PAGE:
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The D90 has three different autofocus modes. In the AF-S mode it will not shoot until it has focused. In the AF-C mode it will shoot when you press the shutter release button even if has not focused. In the AF-A mode the camera switches between the AF-S and AF-C modes so either can apply.Also, bear in mind that the camera doesn't really know what you're taking a picture of. It may focus on something other than your subject. If you're in the single-area AF mode then you control which of the eleven focus points the camera uses. In any of the dynamic-area AF modes the camera decides.For full details on how the various modes work, please consult your manual. You might also check out the Nikon D90 video tutorial.
Nikon F mount (with AF coupling & AF contacts)
• D-type / G-type AF Nikkor (except IX-Nikkor): Autofocus and all functions possible • PC Micro-Nikkor 85mm f/2.8D: Usable in Manual exposure mode • AF Nikkor other than D-type (except AF Nikkor for F3AF): All functions except 3D Matrix Metering possible • AI-P Nikkor: All functions except 3D Matrix Metering and autofocus possible • IX-Nikkor: Cannot be used • Non-CPU: Usable in Manual exposure mode (exposure meter cannot be used) Electronic Rangefinder usable with lens with maximum aperture of f/5.6 or faster.
On the D7000 you need to press the button on the side of the camera that's in the middle of the AF/M switch and then you use to switch to decide whether it's in 1 point autofocus (hence forth called AF), 9 point dynamic area AF, 21 point dynamic area AF, 39 point dynamic area AF, 3D tracking AF or auto area AF. If you need more help with switching AF modes let me know and I can help you out =)
Try checking C.Fn III, 3: AF point selection method. Yours might still be on option 2.
0: Normal - Works by pressing the AF Point button and then the Multi-controller.
1: Multi-controller direct - Press the multi-controller to directly select an AF point (without first having to press the AF Point button). Pressing the AF button reinstates all AF points for auto AF point selection.
2: Quick Control Dial direct - turn the Quick Control Dial to select AF points. In this mode, AF points will not be displayed on the LCD panel.
Hi taylorrm, I don't know if you have a solution to this but sometimes the AE-L/AF-L but gets pushed which is the auto focus lock button then the shutter release button cannot be used to focus and yu have to reset by pressing it again. Even though it's confusing at first it's a feature along with the AE/AF Lock to try out to lock your focal area on a subject prior to shooting.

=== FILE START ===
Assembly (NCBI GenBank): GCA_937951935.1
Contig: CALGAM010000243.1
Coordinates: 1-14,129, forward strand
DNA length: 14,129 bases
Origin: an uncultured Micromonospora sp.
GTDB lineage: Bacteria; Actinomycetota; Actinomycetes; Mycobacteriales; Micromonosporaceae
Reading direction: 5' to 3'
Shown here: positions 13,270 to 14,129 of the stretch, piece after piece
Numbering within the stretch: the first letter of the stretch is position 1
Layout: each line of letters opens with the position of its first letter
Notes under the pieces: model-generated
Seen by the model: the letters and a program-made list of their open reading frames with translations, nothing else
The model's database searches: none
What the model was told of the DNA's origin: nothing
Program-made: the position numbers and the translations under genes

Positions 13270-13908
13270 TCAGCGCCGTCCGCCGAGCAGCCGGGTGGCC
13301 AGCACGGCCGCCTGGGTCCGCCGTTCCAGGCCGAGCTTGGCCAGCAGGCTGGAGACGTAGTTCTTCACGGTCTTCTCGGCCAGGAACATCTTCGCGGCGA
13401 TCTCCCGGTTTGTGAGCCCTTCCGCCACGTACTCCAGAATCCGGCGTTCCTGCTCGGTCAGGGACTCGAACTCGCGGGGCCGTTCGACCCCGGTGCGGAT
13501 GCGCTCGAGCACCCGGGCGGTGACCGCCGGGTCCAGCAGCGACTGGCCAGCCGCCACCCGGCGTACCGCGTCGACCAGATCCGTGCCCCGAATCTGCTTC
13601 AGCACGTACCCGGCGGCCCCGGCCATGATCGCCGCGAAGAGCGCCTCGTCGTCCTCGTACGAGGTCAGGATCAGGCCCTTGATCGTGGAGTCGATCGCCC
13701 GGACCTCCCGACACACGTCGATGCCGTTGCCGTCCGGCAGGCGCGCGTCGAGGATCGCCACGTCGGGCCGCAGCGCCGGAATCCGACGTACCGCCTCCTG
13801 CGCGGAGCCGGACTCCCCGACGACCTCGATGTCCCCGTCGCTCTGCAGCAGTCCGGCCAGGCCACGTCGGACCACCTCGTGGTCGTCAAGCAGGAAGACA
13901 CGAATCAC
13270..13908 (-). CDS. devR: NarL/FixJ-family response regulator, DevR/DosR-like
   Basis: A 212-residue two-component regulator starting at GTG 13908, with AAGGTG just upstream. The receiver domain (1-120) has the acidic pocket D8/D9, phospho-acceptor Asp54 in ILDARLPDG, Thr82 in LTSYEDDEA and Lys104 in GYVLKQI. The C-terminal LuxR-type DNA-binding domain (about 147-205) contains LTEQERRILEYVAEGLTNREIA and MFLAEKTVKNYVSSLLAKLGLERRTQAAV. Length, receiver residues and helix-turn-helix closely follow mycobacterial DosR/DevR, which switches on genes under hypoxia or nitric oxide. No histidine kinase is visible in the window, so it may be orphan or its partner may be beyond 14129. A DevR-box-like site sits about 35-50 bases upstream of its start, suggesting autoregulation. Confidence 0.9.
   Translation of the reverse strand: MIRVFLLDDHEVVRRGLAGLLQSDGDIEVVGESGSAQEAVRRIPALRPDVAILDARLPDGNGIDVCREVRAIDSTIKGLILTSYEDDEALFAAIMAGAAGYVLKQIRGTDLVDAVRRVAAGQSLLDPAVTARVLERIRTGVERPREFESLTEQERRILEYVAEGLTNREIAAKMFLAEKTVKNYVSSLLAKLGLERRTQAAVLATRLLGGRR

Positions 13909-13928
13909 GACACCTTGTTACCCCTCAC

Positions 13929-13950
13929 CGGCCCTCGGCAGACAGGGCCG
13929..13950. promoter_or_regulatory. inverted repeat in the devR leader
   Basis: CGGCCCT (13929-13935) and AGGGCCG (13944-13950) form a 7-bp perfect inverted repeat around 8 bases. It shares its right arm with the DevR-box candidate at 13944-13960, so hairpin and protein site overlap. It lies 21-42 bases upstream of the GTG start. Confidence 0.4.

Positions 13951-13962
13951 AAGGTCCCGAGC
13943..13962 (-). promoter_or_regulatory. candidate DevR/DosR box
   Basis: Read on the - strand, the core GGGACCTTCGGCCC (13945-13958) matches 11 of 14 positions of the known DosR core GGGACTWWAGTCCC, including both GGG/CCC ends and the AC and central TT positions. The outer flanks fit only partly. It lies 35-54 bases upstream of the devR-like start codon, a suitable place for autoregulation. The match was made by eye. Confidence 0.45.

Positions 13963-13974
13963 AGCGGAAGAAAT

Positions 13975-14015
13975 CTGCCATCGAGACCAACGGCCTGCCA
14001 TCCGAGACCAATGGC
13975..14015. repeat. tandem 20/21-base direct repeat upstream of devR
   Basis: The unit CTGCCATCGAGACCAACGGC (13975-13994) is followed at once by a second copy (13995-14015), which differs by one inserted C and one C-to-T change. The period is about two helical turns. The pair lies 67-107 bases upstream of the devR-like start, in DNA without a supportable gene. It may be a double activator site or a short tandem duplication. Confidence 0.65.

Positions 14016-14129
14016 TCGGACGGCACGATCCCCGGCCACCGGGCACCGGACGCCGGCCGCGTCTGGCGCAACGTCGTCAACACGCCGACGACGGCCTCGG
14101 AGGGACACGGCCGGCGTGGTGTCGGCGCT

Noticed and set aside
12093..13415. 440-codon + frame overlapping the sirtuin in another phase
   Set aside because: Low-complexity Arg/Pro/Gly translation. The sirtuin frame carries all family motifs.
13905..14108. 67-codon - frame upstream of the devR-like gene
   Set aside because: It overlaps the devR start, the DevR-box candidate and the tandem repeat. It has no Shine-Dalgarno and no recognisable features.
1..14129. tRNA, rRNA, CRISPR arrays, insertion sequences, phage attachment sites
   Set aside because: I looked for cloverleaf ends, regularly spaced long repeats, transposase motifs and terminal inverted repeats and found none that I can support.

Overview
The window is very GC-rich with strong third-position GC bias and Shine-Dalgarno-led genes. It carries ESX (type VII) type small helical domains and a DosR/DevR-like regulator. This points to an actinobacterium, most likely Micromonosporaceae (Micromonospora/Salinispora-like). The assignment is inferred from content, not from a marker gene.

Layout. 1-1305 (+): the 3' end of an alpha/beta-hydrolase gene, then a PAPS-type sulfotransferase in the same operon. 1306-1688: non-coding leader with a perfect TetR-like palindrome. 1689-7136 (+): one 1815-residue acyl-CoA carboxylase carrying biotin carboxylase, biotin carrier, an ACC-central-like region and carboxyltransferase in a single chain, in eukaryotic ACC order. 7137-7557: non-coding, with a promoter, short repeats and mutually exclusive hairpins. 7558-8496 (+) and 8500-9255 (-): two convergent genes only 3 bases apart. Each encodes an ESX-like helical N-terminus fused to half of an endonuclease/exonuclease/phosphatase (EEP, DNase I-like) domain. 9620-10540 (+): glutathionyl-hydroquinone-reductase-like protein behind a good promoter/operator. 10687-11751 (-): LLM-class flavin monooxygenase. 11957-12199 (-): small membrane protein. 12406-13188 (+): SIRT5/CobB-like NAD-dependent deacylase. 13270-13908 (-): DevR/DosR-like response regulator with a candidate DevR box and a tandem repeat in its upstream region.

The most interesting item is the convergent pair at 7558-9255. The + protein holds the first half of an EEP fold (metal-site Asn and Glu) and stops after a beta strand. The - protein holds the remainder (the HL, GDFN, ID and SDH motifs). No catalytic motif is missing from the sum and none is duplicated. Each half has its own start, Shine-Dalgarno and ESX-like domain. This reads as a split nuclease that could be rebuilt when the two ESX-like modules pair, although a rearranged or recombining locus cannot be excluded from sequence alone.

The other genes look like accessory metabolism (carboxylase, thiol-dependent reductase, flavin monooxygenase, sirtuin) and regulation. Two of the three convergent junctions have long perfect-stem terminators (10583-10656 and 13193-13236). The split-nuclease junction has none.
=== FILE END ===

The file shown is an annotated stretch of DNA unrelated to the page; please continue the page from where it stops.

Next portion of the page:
check to make sure the switch on the camera body is switched to AF instead of M mode(looking at the front it's on the lower right hand side below the lens release button), which sometimes happens when changing the lens - so then the mode selected is in P,S,A, or M modes on the mode dial. happy shooting,
Here is Nikon's specs of lens compatibility for the D40X:
Compatible Lenses*: Nikon F mount with AF coupling and AF contacts Type G or D AF Nikkor: 1) AF-S, AF-I: All functions supported; 2) Other Type G or D AF Nikkor: All functions supported except autofocus 3) PC Micro-Nikkor 85mm f/2.8D: Can only be used in mode M; all other functions supported except autofocus 4) Other AF Nikkor*â¹/AI-P Nikkor: All functions supported except autofocus and 3D Color Matrix Metering II 5)
Non-CPU: Can be used in mode M, but exposure meter does not function;
electronic range finder can be used if maximum aperture is f/5.6 or
faster 6) IX Nikkor lenses cannot be used *â¹ Excluding lenses for F3AF
AF after cleaning cycles??????????????????????????
AF means that the scanner flatcable is not connected to the main pcb (When powering up you should hear a grinding sound from the scanner area). Open the scanner cover as for changing the ink carts. Open the small cover (looks like a " L ") and connect the white flat cable simply by pushing it into the main pcb.
Perhaps you're doing something wrong or skipping a stage in the configration. You can find the exact way to change the AF area here:
Hope this solves your problem.